Yesterday, we posted a letter from former ESA boss Doug Lowenstein chastising the gaming press for giving everyone's favourite soon-to-be-former-lawyer Jack Thompson, claiming that we "treated him as if he was a credible, fair minded critic" (we did?) and overcovered him (and Crecente admitted that on that point, it's probably true - at times). Well, they've shot back at GamePolitics, succinctly calling Lowenstein's assertions 'bull.' You can't combat a bully by sticking your head in the sand, notes GP:
... By refusing to respond, Doug dropped the ball. Thompson, finding no resistance from the top of the video game industry, was empowered to push harder. In retrospect, it's important to understand that bullying is the essence of Thompson's strategy. In fact, one of the tips he offers in his forgettable 2005 book, Out of Harm's Way, is "be mean." And, since caveman days, bullies have pushed and pushed until someone got up the nerve to push back.
Doug never pushed back.
Instead, Lowenstein's ESA operated in a sort of la-la land in which Jack Thompson did not exist. As a journalist, I soon learned not to waste my time asking the ESA to comment on anything Thompson said or did because, ostrich-like, they pretended that there was no Jack Thompson.
The gaming press, on the other hand, deserves kudos for helping reveal to the larger world the kind of vicious tactics Thompson employed in his culture crusade. And isn't that the function of a free press? You'd think that Doug Lowenstein, a former journalist, would understand that.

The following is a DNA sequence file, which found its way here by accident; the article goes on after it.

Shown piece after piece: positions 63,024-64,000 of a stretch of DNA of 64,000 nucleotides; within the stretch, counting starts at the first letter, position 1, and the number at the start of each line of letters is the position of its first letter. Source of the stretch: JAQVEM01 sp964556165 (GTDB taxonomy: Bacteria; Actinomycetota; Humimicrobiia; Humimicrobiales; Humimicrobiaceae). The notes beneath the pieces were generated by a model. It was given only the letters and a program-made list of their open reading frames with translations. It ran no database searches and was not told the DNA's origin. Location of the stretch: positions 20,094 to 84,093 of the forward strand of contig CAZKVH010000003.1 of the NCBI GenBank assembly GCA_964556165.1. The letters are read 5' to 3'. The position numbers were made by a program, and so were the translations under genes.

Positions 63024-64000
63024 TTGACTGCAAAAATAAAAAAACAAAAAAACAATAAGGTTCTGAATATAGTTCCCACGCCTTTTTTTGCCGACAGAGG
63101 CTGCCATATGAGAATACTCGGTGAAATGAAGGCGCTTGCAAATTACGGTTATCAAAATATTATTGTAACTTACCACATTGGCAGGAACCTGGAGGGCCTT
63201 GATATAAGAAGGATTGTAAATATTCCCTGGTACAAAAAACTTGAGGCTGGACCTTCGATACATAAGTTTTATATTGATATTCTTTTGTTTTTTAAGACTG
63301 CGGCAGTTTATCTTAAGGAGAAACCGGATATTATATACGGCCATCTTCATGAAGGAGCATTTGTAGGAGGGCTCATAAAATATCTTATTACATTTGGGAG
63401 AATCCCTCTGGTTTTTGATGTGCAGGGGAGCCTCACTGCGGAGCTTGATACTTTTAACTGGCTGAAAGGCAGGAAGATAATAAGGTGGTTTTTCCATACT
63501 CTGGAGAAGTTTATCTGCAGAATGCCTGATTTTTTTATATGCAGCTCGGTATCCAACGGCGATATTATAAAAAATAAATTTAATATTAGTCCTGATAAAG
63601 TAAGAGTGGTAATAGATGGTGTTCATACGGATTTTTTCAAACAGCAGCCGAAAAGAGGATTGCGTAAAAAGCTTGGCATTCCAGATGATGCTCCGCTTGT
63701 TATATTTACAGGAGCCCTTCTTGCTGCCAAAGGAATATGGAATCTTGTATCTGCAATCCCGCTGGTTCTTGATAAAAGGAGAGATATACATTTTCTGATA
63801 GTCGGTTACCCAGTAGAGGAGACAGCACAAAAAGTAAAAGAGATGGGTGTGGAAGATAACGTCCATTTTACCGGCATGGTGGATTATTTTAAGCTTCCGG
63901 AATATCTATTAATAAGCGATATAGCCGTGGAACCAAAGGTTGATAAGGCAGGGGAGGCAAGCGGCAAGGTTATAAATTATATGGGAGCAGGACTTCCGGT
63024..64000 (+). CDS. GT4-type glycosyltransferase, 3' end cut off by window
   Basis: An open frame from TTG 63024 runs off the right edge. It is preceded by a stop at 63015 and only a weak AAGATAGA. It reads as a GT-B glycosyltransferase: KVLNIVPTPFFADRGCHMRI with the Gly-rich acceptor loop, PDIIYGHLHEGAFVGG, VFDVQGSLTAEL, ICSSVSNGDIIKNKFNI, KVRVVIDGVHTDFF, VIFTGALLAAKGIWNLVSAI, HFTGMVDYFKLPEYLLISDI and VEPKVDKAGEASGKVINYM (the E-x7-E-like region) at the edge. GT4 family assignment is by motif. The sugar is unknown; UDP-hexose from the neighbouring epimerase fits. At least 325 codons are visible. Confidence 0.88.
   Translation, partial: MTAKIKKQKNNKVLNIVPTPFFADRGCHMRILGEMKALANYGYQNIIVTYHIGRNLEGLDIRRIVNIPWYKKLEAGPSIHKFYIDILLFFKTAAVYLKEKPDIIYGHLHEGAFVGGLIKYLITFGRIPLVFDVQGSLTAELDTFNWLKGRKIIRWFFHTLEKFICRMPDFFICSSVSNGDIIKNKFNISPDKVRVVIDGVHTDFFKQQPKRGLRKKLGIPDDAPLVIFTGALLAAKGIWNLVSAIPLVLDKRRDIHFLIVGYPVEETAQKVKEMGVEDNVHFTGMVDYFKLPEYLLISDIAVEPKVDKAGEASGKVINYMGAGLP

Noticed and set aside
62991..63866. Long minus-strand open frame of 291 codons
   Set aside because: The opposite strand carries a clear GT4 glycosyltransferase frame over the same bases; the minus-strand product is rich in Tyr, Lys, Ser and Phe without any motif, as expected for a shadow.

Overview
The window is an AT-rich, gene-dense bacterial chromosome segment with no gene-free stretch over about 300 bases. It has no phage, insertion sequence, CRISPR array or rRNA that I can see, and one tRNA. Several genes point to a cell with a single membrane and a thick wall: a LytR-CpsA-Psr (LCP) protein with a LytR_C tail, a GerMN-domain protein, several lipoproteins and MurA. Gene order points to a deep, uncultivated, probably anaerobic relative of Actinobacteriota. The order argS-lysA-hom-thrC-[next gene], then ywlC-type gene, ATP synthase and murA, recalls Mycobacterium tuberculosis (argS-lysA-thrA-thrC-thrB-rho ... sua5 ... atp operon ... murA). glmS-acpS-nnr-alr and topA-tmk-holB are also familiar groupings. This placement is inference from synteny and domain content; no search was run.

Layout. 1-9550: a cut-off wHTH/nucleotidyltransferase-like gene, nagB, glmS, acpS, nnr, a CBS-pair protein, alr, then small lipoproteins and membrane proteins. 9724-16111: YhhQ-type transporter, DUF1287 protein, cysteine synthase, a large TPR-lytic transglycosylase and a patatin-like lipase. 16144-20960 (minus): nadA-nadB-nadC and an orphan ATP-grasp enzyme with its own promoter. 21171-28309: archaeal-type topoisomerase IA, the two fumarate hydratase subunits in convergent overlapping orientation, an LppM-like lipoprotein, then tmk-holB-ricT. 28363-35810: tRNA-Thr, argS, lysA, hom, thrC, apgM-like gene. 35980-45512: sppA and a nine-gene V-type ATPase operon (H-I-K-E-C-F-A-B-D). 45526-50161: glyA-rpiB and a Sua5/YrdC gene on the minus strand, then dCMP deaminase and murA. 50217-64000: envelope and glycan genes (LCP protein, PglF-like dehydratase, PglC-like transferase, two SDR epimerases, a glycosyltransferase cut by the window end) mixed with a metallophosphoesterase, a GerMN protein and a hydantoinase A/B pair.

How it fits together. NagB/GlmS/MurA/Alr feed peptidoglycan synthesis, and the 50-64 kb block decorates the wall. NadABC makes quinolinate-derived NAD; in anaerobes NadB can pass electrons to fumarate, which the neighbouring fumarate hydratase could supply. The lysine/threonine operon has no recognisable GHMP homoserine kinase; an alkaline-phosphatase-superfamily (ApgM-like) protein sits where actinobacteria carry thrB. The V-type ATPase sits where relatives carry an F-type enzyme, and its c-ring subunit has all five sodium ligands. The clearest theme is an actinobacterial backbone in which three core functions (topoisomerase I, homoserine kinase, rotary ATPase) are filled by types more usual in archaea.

Maybe Lowenstein had his spam filter set to catch JT. One of the first things I discovered after starting at Kotaku is that we were treated to weekly — sometimes daily — updates on Jack Thompson from Jack Thompson. Sometimes long 'press releases,' sometimes — like this morning — random crap, like a picture of an iceberg. Of course JT is a loudmouthed, self-aggrandizing irritant, but he's very good at self-promotion — and the implication that we as a group were supposed to ignore it when someone who utilized underhanded, bullying tactics and sensationalist talk in an extremely high profile manner is ridiculous. Too much coverage at times? Probably. Justified coverage at times? Most definitely. 'Mainstream media' certainly wasn't going to delve into JT's abhorrent tactics like we as a group did.